Following a highly publicized meeting with the Pentagon in April and a flurry of activity that followed it appears the influence of anti-Christian crusader Mikey Weinstein and his Military Religious Freedom Foundation (MRFF) is being felt in very real ways among American servicemen. Late last month the MRFF issued a formal complaint about a painting hanging in the dining hall at Mountain Home Air Force Base that features a medieval crusader and airman with a biblical reference from Matthew 5:9 which reads “Blessed are the peacemakers, for they will be called children of God.” Following the MRFF complaint, along with the alleged complaints of over 20 military personnel at the facility, the painting was removed in compliance with Weinstein’s demands who gave the Pentagon one hour to remove the painting. The MMFF called the painting “repugnant” and an “overt display of Christian nationalism.”
The overt targeting of Christian materials and those who openly express Christian beliefs is an ongoing mission of the MMFF and Weinstein who in April commented “Until the Air Force or Army or Navy or Marine Corps punishes a member of the military for unconstitutional religious proselytizing and oppression, we will never have the ability to stop this horrible, horrendous, dehumanizing behavior… It is a version of being spiritually raped.” Although individuals such as Ron Crews of the Chaplain Alliance for Religious Liberty and Jerry Boykin of the Family Research Council have come forward in defense of the military’s existing regulations against harmful evangelization, the Pentagon has continued to give ear to Weinstein’s aggressive demands creating an increasingly toxic and risky environment for Christian service men and women in the American armed services.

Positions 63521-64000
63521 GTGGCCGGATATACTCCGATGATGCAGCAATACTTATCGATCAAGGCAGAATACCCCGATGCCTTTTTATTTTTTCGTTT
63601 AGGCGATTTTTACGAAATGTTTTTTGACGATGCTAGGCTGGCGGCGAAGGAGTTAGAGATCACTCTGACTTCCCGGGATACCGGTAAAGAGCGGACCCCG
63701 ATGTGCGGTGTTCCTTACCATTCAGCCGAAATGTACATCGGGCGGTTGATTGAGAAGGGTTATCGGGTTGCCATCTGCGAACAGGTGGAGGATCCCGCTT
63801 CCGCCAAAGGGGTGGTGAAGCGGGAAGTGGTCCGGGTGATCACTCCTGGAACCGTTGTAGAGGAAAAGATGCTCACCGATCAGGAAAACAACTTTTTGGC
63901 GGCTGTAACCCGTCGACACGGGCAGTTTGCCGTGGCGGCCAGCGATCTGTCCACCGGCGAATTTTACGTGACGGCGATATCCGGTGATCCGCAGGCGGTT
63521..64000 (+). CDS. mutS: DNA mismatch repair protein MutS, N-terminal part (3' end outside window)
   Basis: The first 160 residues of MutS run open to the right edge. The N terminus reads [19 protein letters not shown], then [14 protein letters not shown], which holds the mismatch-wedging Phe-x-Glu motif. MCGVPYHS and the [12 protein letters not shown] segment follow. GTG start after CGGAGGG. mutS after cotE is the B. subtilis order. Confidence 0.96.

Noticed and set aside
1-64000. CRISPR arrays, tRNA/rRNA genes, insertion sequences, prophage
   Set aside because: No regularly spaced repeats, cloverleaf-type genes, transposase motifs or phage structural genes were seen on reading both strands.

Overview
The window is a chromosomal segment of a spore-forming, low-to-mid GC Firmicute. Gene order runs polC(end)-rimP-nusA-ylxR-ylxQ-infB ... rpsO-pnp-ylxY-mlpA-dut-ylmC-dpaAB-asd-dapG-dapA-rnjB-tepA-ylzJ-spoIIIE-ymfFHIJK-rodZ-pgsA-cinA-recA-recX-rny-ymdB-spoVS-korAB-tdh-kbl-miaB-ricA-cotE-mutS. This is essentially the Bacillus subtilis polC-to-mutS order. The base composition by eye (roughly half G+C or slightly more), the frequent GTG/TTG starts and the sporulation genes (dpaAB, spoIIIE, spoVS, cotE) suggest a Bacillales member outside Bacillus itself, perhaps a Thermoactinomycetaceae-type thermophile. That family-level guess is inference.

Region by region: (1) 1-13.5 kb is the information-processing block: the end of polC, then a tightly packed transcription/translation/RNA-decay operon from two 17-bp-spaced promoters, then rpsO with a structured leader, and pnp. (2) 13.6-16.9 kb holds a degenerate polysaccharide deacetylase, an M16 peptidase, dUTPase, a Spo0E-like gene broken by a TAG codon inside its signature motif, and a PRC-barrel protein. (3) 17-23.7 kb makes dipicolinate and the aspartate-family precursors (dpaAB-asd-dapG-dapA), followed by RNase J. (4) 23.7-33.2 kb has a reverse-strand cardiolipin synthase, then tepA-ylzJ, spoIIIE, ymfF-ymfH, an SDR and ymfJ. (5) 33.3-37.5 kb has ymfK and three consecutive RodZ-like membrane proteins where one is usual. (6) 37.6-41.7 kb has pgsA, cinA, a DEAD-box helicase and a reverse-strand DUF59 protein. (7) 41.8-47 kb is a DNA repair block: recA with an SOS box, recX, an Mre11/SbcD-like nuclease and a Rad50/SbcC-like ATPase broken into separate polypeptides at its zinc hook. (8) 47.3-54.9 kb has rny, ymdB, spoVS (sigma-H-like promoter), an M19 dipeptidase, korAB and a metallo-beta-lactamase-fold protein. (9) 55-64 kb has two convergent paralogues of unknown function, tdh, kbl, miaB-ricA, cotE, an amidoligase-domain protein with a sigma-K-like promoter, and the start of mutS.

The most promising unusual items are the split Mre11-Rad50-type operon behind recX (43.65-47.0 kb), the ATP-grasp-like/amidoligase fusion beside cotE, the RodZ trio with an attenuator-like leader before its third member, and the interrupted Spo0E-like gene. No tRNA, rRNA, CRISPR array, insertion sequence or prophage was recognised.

“While it’s noble and necessary for influencers and leaders to come forth in defense of Christian values in the military, it’s even more important that the rank and file Christians in the armed forces come forth to defend their faith and religious expression” says Eric Shuster, author of the book Where are the Christians: the Unrealized Potential of a Divided Religion. Shuster continues “If the 20 military personnel who opposed the painting were met with 200 who supported the painting what would the Pentagon had done then? Until Christians set aside denominational differences and learn to unite along common values to consolidate its societal influence and not only stand up to bullies like Weinstein, but persecution from the IRS and other governmental institutions, it stands the risk of becoming publicly irrelevant in the not-so-distant future.”
About the Book:
Where are the Christians? uses the classic format of who, what, where and how to explore Christianity and the dynamics that unite and divide the religion into what Shuster refers to as “the unrealized potential it suffers from today.” The book examines hundreds of Biblical and scholarly sources, analyzing data from a multitude of studies leading to unique perspectives and solutions to the challenges facing Christianity in the modern era.
About the Author:
Eric Shuster has dedicated his writing career to building bridges of understanding between Christians. He is the executive director of the Foundation for Christian Studies, a non-profit organization dedicated to the study, teaching, and practice of Christianity in support of essential Christian values and compassionate service across the globe. With his professional research background, directorship at the Foundation for Christian Studies, and his unique life experiences, Eric is able to delve into complex spiritual subject matter and make it understandable and enjoyable to the everyday reader.